The Best Markets in Nigeria

A Lagos Market |© Zouzou Wisman / Flickr
A Lagos Market |© Zouzou Wisman / Flickr

Nigerians are vivacious buyers and sellers, and the Nigerian traditional market setting is utterly fascinating. The average Nigerian market covers a vast land mass and is always busy. Usually, you can find virtually anything you want within any of these markets, ranging from groceries and electronics to arts and crafts. Here’s a look at the best markets in the country and what they have to offer.

Idumota Market, Lagos Island, Lagos

Primarily known for: Pretty much everything.

Also popularly called “Balogun market” and “Eko,” Idumota market sits in the heart of Lagos and provides you with pretty much everything you need. Here, you’ll find household items, textiles, clothing, foodstuff, electronics, jewelry, cosmetics, and more. It’s also one of the oldest and most patronized markets in Lagos.

Balogun Market/Zouzou Wizman/Wikimedia

Ariaria International Market, Aba, Abia

Primarily known for: Locally made goods.

The home of “made in Nigeria” products is one of the largest markets in Africa, and is currently eyed as one national asset that can turn the country’s economic fortunes around. Initially known only for imitating foreign products, such as electronics and designer clothing and shoe labels, the true potential that exists within Ariaria market continues to garner recognition with every new quality item they produce.

Alaba International Market, Ojo, Lagos

Primarily known for: Everything electronics; home appliances; Nollywood movies distribution.

Alaba International market is essentially the headquarters of electronic appliances in Nigeria. Around two million people from within and outside of Nigeria carry out business activities at this market each day. At Alaba market, you get some of the best appliances for great prices, as well as all of your favorite Nollywood movies. The market’s status is so prominent that its activities significantly affect Lagos State’s revenue.

Kurmi Market, Kano, Kano

Primarily known for: Craftwork, herbs.

Established in one of the oldest cities in West Africa, Kurmi Market retains its historic and cultural feel by virtue of the wares that it has on sale. Visitors to this market will find tie-dyed fabrics, cattle, herbs and spices, sculptures, and carvings.

Sandalwood and incense at Kurmi Market, Kano/Fatima Bukar/Wikimedia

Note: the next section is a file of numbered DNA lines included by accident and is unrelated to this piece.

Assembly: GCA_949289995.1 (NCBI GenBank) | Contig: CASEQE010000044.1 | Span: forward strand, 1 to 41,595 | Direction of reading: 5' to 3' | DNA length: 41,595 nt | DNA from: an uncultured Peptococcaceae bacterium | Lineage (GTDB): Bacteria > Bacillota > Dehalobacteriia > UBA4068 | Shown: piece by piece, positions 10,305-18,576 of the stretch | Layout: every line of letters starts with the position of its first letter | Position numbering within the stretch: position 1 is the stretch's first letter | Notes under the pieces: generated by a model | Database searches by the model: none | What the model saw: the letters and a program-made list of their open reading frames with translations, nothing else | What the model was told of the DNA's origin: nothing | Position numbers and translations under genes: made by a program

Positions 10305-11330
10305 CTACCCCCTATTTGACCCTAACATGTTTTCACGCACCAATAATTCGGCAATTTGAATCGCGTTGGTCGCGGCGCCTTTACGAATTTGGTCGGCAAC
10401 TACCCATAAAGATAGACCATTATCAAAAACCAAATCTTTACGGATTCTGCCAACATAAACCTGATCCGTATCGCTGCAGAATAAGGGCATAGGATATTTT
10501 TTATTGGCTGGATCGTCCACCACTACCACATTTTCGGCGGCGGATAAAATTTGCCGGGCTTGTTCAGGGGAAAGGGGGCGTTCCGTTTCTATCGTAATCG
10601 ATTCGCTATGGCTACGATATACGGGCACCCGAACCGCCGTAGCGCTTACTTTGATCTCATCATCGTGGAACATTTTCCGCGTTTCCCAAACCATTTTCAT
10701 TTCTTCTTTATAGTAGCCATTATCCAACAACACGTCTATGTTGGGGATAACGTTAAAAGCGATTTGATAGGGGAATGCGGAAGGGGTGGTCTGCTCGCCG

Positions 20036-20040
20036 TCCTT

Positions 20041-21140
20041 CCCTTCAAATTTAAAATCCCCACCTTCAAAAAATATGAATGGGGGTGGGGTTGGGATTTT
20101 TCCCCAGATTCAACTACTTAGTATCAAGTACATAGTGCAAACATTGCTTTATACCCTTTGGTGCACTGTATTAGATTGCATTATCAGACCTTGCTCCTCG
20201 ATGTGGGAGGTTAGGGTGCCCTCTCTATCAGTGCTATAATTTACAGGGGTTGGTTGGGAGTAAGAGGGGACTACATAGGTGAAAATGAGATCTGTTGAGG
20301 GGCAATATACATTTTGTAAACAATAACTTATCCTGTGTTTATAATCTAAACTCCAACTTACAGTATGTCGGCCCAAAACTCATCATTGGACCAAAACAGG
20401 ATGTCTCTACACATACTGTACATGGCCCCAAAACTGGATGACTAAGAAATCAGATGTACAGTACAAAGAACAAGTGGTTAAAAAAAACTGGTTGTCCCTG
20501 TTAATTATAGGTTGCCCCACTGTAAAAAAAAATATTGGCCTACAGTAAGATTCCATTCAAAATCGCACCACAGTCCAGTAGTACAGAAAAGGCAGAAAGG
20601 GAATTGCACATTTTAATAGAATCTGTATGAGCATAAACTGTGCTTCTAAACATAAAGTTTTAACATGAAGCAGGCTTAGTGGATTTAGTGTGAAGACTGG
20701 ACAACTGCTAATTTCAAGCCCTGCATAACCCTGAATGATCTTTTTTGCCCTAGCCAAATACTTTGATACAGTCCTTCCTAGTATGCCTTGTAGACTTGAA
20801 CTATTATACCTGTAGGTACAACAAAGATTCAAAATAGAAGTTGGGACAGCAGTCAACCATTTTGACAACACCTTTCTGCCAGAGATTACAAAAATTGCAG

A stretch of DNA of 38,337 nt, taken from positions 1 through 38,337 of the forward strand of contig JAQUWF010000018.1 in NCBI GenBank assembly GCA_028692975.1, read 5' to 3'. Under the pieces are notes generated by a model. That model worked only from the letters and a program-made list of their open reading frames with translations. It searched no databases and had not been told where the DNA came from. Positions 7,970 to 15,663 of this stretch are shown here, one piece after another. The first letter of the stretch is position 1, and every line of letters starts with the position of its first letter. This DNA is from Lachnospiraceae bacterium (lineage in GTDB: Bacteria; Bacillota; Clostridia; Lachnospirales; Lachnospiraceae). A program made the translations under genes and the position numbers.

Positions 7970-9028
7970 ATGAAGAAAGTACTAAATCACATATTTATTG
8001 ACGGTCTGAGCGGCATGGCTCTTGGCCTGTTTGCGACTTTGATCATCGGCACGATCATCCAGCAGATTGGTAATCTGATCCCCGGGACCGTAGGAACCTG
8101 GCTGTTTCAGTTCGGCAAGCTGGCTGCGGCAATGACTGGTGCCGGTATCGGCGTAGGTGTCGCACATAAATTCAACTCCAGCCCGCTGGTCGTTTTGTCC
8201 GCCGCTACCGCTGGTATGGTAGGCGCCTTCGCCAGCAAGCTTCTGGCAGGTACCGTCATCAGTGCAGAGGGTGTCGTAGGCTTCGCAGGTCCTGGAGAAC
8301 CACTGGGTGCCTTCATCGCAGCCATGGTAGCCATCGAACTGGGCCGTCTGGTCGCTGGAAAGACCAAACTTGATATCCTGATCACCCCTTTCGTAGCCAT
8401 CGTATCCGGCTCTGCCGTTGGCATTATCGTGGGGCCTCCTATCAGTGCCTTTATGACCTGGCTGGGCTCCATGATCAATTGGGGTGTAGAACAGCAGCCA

Zaki Biam Yam Market, Ukum, Benue

Primarily known for: Yams.

At Zaki Biam, you get your yams directly from the farmers; no middle-persons. Zaki Biam market is located in what is the “food basket” of Nigeria, so you can rest assured your yams are of the highest quality. Traders from across Nigeria visit this market to buy its most renowned commodity.

Bodija Market, Ibadan, Oyo

Primarily known for: Livestock; cattle; foodstuff.

This market’s unique appeal is the wide range of high quality fresh or dried food products you can purchase on a whim. In its neatly arranged lines of stalls, you will find cattle, livestock, all manners of grains—which the country is famous for—nuts, meat and fish, ingredients and spices, and more. As with most markets in the country, it’s perfect for both wholesale and retail purchases.

Computer Village, Ikeja, Lagos

Primarily known for: Everything electronics.

The name of this market gives you a good idea of what you’re getting into. At Computer Village, there’s little chance you don’t find the phone, computer, or other type of gadget you desire. The market goes on for streets and streets, and is one of the biggest electronics markets in Nigeria. It’s also the one-stop shop for electronic repairs.

© Stefan Magdalinski/Flickr

Onitsha Main Market, Onitsha, Anambra

Primarily known for: Imported second-hand clothing; jewelry; equipment.

West Africa’s “commercial powerhouse,” traders and consumers from various parts of the continent troop to Onitsha market to buy all manners of inexpensive clothing, industrial equipment, household items, and much more. In terms of size, Onitsha market is one of the biggest in Nigeria, giving it ample room to accommodate its extensive number of visitors daily.

Oil Mill Market, Port Harcourt, Rivers

Primarily known for: Local food items

Originally, the Oil Mill market was meant to open once a week on Wednesdays. And while Wednesday its still its busiest day, the market now runs daily to cater to the number of visitors it receives who are looking to buy its traditional tuber commodities or other food stuff.

Ladipo Market, Mushin, Lagos

Primarily known for: Spare parts

Any good mechanic in Lagos would advise you to go to Ladipo to buy whatever parts your car happens to need at the time. The great thing about Ladipo market is the caliber of mechanical and electrical goods it has to offer. You can choose to buy used spare parts to cut costs, and your car would be none the wiser.

Gbagi Market, Ibadan, Oyo

Primarily known for: Textiles

The quality textiles and fabrics at Gbagi market come directly from the factories, and they can be customized to suit your personal tastes, if you so demand. The market is a favorite amongst textile dealers and fashion designers in the country.

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